The S-isomer of 1-(2-aminopropyl)-indazol-6-ol is the preferred isomer for lowering and controlling IOP and treating glaucoma.
The Compound can be incorporated into various types of ophthalmic formulations for delivery to the eye (e.g., topically, intracamerally, or via an implant). It is preferably incorporated into topical ophthalmic formulations for delivery to the eye. The Compound may be combined with ophthalmologically acceptable preservatives, surfactants, viscosity enhancers, penetration enhancers, buffers, sodium chloride, and water to form an aqueous, sterile ophthalmic suspension or solution. Ophthalmic solution formulations may be prepared by dissolving the Compound in a physiologically acceptable isotonic aqueous buffer. Further, the ophthalmic solution may include an ophthalmologically acceptable surfactant to assist in dissolving the Compound. Furthermore, the ophthalmic solution may contain an agent to increase viscosity, such as, hydroxymethylcellulose, hydroxyethylcellulose, hydroxypropylmethylcellulose, methylcellulose, polyvinylpyrrolidone, or the like, to improve the retention of the formulation in the conjunctival sac. Gelling agents can also be used, including, but not limited to, gellan and xanthan gum. In order to prepare sterile ophthalmic ointment formulations, the Compound is combined with a preservative in an appropriate vehicle, such as, mineral oil, liquid lanolin, or white petrolatum. Sterile ophthalmic gel formulations may be prepared by suspending the active ingredient in a hydrophilic base prepared from the combination of, for example, carbopol-974, or the like, according to the published formulations for analogous ophthalmic preparations; preservatives and tonicity agents can be incorporated.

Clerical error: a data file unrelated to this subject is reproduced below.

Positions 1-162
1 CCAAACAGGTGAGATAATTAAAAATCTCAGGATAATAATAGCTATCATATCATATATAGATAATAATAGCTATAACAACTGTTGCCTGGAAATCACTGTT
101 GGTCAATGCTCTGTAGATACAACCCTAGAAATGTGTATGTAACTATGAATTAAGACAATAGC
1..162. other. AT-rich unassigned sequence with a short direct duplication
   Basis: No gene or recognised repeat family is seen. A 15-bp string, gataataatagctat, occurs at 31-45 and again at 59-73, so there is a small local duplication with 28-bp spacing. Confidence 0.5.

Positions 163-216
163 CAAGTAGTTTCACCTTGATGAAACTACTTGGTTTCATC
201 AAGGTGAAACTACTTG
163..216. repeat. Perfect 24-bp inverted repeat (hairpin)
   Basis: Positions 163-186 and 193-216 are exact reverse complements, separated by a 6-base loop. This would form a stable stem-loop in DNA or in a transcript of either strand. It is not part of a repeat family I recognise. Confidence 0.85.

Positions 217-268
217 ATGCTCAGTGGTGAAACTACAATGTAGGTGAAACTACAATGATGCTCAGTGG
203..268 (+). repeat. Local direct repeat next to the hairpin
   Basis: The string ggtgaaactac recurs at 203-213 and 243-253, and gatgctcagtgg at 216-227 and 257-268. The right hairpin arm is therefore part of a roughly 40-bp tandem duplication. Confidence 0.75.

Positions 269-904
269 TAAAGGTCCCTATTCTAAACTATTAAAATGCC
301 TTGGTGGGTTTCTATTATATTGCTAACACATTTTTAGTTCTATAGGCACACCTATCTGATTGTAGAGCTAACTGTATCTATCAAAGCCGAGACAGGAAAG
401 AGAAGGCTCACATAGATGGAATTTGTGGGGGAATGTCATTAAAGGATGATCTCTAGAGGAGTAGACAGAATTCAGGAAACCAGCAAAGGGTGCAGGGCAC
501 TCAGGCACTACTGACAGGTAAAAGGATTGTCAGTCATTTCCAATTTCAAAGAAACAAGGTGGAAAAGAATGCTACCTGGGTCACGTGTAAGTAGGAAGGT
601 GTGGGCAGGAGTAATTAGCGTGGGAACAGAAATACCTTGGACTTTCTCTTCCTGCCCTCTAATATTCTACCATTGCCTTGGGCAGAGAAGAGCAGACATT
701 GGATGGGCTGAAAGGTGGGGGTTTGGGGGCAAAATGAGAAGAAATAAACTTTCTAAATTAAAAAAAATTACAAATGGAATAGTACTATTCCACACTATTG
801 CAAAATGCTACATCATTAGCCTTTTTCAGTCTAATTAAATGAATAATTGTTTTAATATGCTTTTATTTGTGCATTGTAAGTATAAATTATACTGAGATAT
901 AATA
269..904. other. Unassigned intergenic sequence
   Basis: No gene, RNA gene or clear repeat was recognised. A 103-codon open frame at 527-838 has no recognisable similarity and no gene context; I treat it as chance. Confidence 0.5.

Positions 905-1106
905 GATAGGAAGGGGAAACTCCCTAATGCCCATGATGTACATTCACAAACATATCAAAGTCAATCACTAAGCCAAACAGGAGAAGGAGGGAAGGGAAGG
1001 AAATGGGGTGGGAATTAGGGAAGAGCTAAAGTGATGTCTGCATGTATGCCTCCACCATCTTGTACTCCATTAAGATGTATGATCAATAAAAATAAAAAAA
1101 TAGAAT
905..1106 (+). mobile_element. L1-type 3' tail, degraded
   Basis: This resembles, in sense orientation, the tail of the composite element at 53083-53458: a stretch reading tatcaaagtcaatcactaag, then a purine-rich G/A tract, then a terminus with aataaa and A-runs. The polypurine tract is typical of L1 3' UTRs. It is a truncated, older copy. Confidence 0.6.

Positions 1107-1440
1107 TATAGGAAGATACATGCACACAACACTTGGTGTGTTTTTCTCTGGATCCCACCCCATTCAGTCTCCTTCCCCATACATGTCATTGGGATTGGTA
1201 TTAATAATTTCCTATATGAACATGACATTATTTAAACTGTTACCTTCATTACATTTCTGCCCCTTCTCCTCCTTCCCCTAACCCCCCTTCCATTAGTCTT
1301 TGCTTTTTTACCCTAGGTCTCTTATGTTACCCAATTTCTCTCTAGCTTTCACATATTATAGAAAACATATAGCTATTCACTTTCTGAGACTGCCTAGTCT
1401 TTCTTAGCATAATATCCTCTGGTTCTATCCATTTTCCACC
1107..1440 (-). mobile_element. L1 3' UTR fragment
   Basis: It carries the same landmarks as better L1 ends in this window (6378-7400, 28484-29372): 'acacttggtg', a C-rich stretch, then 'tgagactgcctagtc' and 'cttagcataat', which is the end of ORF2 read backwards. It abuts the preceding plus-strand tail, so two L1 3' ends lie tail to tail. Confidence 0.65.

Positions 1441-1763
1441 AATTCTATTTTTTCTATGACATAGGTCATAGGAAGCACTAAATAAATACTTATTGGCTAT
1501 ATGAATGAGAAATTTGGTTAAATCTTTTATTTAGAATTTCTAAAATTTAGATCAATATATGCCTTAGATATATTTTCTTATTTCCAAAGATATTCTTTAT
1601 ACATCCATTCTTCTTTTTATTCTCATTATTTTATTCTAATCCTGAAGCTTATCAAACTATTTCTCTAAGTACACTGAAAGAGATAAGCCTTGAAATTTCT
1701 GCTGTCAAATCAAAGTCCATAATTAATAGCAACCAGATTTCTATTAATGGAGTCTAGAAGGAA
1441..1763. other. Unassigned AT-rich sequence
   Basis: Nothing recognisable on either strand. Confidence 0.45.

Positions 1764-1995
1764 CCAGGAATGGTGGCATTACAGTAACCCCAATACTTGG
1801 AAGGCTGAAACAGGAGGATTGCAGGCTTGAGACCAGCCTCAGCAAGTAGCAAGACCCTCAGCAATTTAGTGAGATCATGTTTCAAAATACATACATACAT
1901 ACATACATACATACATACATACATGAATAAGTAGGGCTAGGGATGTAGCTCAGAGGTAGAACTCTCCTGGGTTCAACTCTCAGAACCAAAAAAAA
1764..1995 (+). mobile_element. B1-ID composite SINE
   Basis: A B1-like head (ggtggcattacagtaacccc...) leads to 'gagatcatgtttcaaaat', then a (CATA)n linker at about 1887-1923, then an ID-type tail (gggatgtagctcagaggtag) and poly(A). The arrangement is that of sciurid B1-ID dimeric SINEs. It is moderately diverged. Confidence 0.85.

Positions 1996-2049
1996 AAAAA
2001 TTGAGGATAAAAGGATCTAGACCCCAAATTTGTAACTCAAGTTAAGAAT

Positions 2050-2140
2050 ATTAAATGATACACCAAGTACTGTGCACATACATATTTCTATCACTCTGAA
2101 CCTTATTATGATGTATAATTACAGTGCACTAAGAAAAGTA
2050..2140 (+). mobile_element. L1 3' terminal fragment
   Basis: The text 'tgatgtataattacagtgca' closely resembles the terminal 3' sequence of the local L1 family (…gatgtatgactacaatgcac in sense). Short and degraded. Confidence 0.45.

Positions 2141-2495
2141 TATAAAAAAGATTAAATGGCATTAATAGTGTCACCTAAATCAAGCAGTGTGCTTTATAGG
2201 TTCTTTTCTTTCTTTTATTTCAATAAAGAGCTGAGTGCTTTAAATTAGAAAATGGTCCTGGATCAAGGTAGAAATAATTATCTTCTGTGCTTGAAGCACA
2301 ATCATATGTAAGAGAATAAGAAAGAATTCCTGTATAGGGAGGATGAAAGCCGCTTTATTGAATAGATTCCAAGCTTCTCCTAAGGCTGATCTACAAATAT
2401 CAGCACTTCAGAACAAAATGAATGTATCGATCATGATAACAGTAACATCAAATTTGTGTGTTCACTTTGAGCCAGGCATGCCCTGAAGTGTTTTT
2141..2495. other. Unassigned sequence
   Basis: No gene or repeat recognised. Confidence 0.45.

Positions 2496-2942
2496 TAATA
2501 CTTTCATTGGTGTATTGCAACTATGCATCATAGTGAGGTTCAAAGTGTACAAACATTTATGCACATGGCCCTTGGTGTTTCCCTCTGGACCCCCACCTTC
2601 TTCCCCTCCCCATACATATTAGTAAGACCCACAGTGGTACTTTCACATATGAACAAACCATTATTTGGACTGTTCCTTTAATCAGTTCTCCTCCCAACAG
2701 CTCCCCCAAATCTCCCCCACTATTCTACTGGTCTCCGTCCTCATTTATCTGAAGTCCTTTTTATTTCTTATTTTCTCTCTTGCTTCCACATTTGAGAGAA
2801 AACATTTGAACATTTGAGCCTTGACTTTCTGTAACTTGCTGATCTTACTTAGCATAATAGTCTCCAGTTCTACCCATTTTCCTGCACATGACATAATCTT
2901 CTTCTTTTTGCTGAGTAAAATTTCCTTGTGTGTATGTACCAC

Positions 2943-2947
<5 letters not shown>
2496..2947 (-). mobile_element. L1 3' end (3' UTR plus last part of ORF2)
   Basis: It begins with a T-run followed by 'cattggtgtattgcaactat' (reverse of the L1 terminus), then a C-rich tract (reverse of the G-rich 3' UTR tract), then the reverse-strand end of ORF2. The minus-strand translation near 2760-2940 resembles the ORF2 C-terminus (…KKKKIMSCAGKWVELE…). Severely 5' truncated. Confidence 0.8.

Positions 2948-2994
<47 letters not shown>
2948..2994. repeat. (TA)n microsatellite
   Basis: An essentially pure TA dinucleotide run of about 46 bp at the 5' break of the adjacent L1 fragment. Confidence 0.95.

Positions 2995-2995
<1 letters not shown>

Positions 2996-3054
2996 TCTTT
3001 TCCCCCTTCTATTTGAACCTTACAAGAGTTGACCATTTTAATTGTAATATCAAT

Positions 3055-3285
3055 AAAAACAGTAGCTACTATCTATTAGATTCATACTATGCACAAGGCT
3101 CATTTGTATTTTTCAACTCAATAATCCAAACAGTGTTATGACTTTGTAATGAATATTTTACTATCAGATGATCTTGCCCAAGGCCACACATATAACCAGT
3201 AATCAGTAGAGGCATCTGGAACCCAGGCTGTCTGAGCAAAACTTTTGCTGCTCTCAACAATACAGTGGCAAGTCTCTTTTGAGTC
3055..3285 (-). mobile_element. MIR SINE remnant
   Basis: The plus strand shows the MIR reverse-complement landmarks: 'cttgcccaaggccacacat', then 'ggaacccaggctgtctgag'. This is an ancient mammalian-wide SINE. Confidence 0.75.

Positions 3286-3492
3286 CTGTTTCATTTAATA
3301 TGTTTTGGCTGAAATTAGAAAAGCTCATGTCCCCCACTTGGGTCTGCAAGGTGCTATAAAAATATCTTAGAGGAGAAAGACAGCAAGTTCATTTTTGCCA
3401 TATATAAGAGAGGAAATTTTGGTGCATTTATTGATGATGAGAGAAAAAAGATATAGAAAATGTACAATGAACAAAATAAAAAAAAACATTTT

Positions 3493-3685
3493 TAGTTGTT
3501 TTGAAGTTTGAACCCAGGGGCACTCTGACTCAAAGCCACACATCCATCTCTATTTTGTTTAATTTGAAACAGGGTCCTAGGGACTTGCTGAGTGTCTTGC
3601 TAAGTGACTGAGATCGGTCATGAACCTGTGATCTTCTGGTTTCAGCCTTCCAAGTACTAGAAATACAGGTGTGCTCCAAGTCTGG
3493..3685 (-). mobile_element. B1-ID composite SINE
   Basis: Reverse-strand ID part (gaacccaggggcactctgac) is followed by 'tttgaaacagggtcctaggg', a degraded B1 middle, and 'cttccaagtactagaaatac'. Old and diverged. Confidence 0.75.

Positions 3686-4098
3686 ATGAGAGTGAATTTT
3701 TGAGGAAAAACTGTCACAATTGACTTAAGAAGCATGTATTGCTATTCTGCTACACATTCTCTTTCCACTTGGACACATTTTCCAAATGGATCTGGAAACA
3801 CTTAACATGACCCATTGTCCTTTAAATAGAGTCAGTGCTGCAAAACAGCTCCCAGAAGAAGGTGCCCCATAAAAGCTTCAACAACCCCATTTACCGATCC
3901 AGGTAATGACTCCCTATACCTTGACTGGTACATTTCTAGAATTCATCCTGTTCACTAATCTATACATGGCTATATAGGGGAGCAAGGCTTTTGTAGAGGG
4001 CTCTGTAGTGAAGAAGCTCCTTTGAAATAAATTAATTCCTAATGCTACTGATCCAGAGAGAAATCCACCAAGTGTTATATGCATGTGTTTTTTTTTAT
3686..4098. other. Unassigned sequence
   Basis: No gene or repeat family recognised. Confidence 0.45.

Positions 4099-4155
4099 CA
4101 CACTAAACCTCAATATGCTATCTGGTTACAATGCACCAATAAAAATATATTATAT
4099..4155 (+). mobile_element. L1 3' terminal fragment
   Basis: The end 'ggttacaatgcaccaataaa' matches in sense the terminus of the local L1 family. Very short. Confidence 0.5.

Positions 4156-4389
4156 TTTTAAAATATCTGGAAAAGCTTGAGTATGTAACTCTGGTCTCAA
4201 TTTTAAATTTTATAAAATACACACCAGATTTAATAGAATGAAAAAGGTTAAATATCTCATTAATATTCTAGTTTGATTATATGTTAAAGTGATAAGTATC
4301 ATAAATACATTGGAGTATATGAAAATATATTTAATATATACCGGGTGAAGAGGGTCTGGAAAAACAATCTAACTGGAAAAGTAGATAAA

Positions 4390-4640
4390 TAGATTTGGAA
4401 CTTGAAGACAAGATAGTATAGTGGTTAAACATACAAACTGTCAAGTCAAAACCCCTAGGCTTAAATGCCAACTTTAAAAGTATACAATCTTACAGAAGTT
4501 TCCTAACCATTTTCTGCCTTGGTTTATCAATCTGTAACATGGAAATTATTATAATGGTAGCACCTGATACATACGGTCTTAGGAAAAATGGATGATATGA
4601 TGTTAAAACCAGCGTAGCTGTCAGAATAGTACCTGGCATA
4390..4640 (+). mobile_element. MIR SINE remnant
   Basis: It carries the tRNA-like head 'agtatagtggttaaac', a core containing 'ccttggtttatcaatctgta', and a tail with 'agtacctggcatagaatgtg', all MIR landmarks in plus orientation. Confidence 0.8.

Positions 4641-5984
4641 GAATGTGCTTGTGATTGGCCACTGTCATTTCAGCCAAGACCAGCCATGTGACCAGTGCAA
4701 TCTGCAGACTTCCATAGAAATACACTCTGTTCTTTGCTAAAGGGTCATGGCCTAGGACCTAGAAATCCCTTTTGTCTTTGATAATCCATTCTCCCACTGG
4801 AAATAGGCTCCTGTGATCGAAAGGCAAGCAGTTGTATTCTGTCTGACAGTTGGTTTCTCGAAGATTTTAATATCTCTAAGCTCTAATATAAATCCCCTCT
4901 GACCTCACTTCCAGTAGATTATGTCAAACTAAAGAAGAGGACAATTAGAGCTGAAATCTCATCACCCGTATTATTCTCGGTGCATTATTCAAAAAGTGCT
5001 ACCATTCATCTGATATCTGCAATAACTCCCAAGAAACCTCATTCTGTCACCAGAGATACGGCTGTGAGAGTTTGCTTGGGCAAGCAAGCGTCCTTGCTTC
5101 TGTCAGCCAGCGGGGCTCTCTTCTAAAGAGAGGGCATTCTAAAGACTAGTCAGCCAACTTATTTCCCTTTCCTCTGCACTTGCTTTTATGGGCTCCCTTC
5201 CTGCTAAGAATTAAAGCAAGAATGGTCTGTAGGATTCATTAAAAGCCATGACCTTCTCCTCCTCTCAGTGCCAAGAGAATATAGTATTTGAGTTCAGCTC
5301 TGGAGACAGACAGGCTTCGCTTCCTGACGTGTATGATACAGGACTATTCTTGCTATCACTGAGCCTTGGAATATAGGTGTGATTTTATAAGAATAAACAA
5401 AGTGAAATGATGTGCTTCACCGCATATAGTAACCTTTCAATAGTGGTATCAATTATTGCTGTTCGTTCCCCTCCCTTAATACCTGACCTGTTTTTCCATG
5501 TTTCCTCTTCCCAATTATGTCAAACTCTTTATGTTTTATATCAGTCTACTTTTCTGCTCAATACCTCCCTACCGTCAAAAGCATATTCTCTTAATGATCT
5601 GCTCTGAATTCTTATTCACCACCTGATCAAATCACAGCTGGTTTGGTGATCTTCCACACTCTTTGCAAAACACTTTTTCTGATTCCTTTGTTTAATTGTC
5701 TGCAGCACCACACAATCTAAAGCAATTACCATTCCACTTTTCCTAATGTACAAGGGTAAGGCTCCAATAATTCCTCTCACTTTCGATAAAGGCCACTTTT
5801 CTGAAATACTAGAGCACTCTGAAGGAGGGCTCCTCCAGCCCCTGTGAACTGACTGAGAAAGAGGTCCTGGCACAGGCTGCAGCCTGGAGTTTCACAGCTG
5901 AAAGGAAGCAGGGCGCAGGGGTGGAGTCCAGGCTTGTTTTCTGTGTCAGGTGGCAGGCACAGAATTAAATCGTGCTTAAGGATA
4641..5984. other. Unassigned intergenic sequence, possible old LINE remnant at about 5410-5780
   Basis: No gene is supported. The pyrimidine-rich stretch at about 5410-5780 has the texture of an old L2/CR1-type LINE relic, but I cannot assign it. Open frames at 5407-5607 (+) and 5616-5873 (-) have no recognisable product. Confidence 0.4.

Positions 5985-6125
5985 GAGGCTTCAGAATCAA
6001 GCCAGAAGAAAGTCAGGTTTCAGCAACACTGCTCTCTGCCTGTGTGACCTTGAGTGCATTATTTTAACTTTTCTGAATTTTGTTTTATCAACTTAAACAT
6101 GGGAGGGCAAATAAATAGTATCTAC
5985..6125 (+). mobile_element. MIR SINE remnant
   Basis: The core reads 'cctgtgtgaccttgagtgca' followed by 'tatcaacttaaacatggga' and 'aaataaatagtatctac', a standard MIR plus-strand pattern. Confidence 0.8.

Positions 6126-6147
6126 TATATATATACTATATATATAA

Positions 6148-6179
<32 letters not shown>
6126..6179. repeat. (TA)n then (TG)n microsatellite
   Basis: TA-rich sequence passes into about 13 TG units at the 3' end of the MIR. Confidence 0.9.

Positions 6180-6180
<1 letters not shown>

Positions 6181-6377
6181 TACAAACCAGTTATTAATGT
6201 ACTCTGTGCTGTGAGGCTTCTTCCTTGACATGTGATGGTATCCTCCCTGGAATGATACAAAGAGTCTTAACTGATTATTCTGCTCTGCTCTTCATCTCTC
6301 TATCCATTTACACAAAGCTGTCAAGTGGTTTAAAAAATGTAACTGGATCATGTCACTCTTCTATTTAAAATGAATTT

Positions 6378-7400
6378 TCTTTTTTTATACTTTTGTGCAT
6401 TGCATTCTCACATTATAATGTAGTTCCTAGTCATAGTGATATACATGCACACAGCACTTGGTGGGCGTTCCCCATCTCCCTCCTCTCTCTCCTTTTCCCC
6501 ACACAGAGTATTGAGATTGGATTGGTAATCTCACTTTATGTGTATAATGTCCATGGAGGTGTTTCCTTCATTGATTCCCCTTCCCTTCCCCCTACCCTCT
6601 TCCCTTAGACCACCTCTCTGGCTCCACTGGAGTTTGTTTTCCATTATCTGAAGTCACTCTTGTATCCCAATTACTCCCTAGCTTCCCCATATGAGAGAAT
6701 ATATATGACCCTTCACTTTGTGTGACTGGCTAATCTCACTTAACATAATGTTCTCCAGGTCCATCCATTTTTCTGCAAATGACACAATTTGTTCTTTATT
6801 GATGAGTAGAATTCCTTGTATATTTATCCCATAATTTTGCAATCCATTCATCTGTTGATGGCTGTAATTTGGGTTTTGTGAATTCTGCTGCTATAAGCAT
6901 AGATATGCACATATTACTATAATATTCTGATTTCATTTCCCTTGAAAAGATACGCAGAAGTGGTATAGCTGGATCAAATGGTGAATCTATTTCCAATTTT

The Compound is preferably formulated as a topical ophthalmic suspension or solution, with a pH of about 5 to 8. The Compound will normally be contained in these formulations in an amount 0.01% to 5% by weight, but preferably in an amount of 0.1% to 2% by weight. Thus, for topical presentation 1 to 2 drops of these formulations would be delivered to the surface of the eye 1 to 4 times per day according to the discretion of a skilled clinician.
The compounds can also be used in combination with other agents for treating glaucoma, such as, but not limited to, β-blockers (e.g., timolol, betaxolol, levobetaxolol, carteolol, levobunolol, propranolol), carbonic anhydrase inhibitors (e.g., brinzolamide and dorzolamide), α1 antagonists (e.g. nipradolol), α2 agonists (e.g., iopidine and brimonidine), miotics (e.g., pilocarpine and epinephrine), prostaglandin analogs (e.g., latanoprost, travaprost, unoprostone, and compounds set forth in U.S. Pat. Nos. 5,889,052; 5,296,504; 5,422,368; and 5,151,444, “hypotensive lipids” (e.g., lumigan and compounds set forth in 5,352,708), and neuroprotectants (e.g., compounds from U.S. Pat. No. 4,690,931, particularly eliprodil and R-eliprodil, as set forth in a pending application U.S. patent application Ser. No. 06/203350, now U.S. Pat. No. 4,239,876, and appropriate compounds from WO94/13275, including memantine.
The following topical ophthalmic formulations are useful according to the present invention administered 1-4 times per day according to the discretion of a skilled clinician.